In the Good Omens television series, when Aziraphale is reading Agnes Nutter's book of prophecies, some flash up on the screen. Some of them are easy to read, and others are very faint. For instance:

enter image description here

Some of them are clearly references to events in the series, such as the prophecy about the Great Hound, but others aren't so obvious.

Are they all references to some events in the series or book? If so, what? Are any of them references to broader events in the "real world," such as the Apple prophecy?

  • This appears to be the list of prophecies in the book which don't match the TV series as the one you have quoted is 4019 but in the book is 3819 and the text is slightly different.
    – TheLethalCarrot
    Commented Jun 14, 2019 at 8:38
  • @TheLethalCarrot, that site missing quite a lot of 3819 even then
    – Separatrix
    Commented Jun 14, 2019 at 9:19
  • 1
    Odd that they used the book version, when in the show they changed it to "Robin's blue chariot".
    – OrangeDog
    Commented Jul 5, 2019 at 22:28

1 Answer 1


I've not seen the series but the book does occasionally reference real world events in the past, but only as an aside. All directly addressed prophesies are in the immediate future of the story, some of them are for the reader's understanding only and the characters never work them out.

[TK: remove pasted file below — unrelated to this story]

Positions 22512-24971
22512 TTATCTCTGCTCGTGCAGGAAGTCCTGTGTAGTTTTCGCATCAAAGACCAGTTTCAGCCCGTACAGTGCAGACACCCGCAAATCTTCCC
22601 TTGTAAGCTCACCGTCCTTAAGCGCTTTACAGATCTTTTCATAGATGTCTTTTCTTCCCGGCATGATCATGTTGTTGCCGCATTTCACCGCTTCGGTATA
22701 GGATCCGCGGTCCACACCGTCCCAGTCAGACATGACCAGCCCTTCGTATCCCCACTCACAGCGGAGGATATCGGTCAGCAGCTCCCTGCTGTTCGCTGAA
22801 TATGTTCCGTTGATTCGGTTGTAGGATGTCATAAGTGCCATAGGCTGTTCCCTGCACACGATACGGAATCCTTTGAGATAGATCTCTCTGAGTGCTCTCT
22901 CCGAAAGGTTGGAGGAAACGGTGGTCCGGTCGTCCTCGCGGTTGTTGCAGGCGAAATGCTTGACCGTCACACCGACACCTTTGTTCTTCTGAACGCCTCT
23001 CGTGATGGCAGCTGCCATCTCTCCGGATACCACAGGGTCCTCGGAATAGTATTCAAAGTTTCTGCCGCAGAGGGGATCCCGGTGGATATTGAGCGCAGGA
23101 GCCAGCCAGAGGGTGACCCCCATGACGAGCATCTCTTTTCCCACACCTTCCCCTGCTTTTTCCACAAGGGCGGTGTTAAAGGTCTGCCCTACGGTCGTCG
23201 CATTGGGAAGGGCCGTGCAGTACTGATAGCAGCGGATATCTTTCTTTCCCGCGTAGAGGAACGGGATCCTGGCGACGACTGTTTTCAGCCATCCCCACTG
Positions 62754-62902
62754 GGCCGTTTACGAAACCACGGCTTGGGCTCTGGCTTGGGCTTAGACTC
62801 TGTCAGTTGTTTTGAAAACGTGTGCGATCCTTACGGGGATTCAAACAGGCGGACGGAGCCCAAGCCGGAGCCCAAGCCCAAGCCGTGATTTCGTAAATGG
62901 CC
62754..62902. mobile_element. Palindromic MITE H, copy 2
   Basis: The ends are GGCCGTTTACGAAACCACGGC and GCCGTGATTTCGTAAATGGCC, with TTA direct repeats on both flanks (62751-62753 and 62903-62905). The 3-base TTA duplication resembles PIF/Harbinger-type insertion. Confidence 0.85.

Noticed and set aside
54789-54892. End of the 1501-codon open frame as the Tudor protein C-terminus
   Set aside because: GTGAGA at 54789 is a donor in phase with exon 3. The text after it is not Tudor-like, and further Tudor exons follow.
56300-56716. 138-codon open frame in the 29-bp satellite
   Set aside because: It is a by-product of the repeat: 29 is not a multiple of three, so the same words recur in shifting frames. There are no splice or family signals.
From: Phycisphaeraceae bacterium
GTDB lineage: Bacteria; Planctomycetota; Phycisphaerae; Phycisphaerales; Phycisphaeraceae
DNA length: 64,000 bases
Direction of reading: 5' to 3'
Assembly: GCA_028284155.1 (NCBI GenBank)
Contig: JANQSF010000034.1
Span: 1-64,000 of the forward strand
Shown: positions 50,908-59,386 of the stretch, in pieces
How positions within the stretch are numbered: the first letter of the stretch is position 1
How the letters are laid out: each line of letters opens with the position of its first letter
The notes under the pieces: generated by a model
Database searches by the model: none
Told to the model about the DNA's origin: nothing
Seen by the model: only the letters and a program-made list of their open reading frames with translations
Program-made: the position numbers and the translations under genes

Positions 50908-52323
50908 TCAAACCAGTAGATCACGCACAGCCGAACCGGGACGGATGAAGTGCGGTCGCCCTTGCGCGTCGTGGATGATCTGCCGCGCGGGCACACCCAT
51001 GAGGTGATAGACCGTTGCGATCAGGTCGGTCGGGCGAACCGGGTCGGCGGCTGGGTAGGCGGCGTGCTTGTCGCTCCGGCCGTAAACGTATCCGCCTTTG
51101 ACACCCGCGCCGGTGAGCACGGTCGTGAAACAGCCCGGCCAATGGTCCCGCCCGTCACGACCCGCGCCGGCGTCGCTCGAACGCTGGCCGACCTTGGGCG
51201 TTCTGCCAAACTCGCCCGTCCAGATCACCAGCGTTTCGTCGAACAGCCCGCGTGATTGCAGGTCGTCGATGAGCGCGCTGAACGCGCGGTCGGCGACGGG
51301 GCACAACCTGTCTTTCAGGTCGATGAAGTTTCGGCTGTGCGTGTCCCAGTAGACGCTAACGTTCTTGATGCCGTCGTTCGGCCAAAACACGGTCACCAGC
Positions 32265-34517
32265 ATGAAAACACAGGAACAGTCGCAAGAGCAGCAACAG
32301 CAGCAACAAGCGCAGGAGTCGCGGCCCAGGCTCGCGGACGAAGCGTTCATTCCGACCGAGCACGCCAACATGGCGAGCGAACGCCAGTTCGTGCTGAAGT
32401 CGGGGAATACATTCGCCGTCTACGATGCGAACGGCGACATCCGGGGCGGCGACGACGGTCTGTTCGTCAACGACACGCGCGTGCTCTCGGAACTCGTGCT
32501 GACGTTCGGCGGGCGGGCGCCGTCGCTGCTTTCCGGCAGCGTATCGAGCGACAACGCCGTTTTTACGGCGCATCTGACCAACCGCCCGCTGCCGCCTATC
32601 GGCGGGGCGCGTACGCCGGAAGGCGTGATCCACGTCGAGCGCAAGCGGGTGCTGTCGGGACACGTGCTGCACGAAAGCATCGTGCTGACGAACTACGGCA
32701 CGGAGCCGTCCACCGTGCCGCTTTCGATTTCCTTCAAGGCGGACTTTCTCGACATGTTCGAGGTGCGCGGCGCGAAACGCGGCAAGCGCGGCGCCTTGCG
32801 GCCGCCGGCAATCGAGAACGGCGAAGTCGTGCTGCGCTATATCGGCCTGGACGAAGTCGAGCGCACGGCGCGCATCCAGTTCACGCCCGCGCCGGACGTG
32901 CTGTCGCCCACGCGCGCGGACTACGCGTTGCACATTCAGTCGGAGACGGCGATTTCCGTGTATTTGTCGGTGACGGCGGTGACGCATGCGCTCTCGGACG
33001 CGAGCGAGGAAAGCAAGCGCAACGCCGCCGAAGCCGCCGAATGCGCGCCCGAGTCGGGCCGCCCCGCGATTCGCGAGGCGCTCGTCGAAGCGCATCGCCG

The one in the image in your question is very specifically a plot point in the story.

From the book it's number 3819 and has quite a lot of plot in it:

When Orient's chariot inverted be, four wheles in the skye, a man with bruises be upon Youre Bedde, achinge his hedd for willow fine, a manne who testeth with a pyn yette his hart be clene yette, seed of myne own undoing, take the means of flame from himme to mayk ryght certain, together ye sharle be, untyl the Ende that is to come.

Translating as:

"Orient's Chariot inverts" A Japanese car, specifically Newt's car overturns near Anathema's house. He gets bruised and ends up in her bed and being given "willow fine" aspirin, which was originally a willow bark derivative. He's a witchfinder, but a nice boy really, descended from the witchfinder who burned Agnes.

  • 1
    @Adamant, Pratchett and Gaiman are both very good writers, assume everything is Chekhov's prophesy.
    – Separatrix
    Commented Jun 14, 2019 at 9:22
  • 2
    @Adamant, if there's a gun it has to be fired, if there's a prophesy it has to come true
    – Separatrix
    Commented Jun 14, 2019 at 9:39
  • 2
    "Do Notte Buye Betamacks" In the book some of them are there just for the humour (direct or of the family's attempts to interpret them).
    – DavidW
    Commented Jun 14, 2019 at 12:10
  • 3
    @Lyzvaleska, but the problem there is making it exactly a one in a million chance, nobody said anything about 1 in 999,999 chances
    – Separatrix
    Commented Jun 14, 2019 at 13:01
  • 1
    Also the Reliant Robin was hilariously prone to rolling over for nothing more than attempting to make a turn, so it'd be all the easier to go "three wheels in the air", while a four wheeled vehicle which went wheel up was probably in a far more serious accident. Commented Jun 14, 2019 at 18:08

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